I started out as a retailer. as time passed, I realized and struggled with the fact that I was also a manufacturer. Eventually, I expanded into being a distributor, a direct-sales organization and now a Web marketer. the first three evolutions were slow and painful, but I figured them out. this latest twist, becoming a Web marketer, is different. this time, it is not just about people and problems. It’s about understanding the realities of a whole new world.
It crept up on me, this whole Internet thing. It’s probably the most powerful development since the Industrial Revolution, but I was a little slow to see it coming. I was slow to realize, for example, that I needed a better Web presence for my custom picture-framing business. still, in the last five years, I have started to get up to speed. my home furnishings store has a Web site and is now selling a nice amount of furniture and accessories on the Web — although most of the traffic still comes from the mentions we get in home décor magazines (we have cool stuff).
In addition, I have a site that sells wholesale moulding to framers and two Web sites that sell artwork for offices (one that offers art consulting and one that carries a line of framed images ready to ship), but they are not reaching their potential. and I have a Web site for my personal speaking gigs that gets some traffic but does not generate the business I think it should. I also have one other related site that I am working on.
This is the picture that I recently laid out for my new business group. I’ve said it before and I’ll say it again: the insights gained from comparing notes with other business owners, in different businesses, can be phenomenal. after describing my business structure and explaining that I have come to understand that I have to become more Web-driven, the computer geek in the group — I say that with all due respect, admiration and appreciation — responded, “you need to hire a director of Web.”
In about a nanosecond, I realized he was right. I didn’t know exactly what it meant, but I knew he was right. you see, after several meetings with our computer geek, I have learned that he speaks a different language. he has different powers and insights and ways of looking at things. he is from another planet, and I am just an earthling. but it goes both ways. While computer guy has been extremely helpful to the members of the group in explaining the intricacies of technology, we old guys have been valuable to him in dealing with organizational issues, real estate and other problems that come with a fast-growing company. this is not a support group; it is a get-smarter group. the driving philosophy: stop trying to figure it all out on your own.
Anyway, back to my revelation. I now understand that I am operating in a vastly different business environment, and I need to make some adjustments. the Internet, social media and whatever else I am missing are all changing fast, and I need to conquer them. here is the problem: Business people like me do not know what is going on behind the curtain. sometimes, we think we know, we want to know, we need to know, but how could we know?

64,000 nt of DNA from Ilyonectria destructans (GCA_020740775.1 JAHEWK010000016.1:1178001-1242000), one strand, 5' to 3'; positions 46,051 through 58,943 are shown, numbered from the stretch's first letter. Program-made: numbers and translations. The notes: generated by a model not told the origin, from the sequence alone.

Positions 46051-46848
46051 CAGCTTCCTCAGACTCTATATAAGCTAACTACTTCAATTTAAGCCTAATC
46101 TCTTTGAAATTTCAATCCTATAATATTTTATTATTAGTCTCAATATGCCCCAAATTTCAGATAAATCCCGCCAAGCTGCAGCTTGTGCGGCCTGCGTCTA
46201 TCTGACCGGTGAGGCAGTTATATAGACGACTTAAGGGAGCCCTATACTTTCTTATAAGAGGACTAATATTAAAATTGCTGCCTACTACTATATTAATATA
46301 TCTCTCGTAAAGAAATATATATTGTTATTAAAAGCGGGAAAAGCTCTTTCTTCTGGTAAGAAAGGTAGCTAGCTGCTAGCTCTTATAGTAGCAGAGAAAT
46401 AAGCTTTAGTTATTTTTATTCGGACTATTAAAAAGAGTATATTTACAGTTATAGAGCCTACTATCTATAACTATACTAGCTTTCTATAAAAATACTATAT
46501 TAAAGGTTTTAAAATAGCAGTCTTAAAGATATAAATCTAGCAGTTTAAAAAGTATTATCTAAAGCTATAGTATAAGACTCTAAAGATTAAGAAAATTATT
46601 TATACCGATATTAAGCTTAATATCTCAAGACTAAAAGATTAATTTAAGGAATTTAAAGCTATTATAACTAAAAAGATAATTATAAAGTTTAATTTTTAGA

No one who works for me has ever worked in a technology company. when I returned to the office and mentioned my business-group revelation that we needed to hire a director of Web, two of my key people said the same thing: we need to rethink our entire organizational structure.
I should have figured this out a year ago, but I was focused on moving my production facility and cutting costs. this illustrates the reality of today’s business environment. We are s-l-o-w-l-y coming out of a terrible recession, and we are all watching every dollar that we spend — but we should be spending more money on technology. Contrast that to one of these venture capital-fueled tech warehouses we’re always reading about, and you can see why established companies like mine are not just scratching their heads but holding them.
I will soon have seven Web sites — three are e-commerce, the others marketing — and we know just enough about building and maintaining them to be dangerous. We believe we are doing enough of the right things, but I have realized that this goes against my general business philosophy. I don’t want to do “enough.” I want to do things as well as possible (within economic reason).
We are not experts, but in this new world, we need to be experts if we want to hit our potential. Given the number of sites we’re playing with, I always believed that it would be more cost-effective to do most of the work in-house. but after talking to people who seem to know what they are doing, I’m coming to accept that we will never be as effective as someone who does this for a living. the technology changes too fast.
We are now interviewing companies to redo our Web sites and take over our pay-per-click campaign. I believe that incremental sales will pay for the new costs. That is the difference between old-school retail and the Internet: immediate results. I am quickly changing my perspectives so that I can operate in this new world. I’m even willing to get a Ping-Pong table and some bean bag chairs if necessary. I’ll see you on the other side.
Jay Goltz owns five small businesses in Chicago.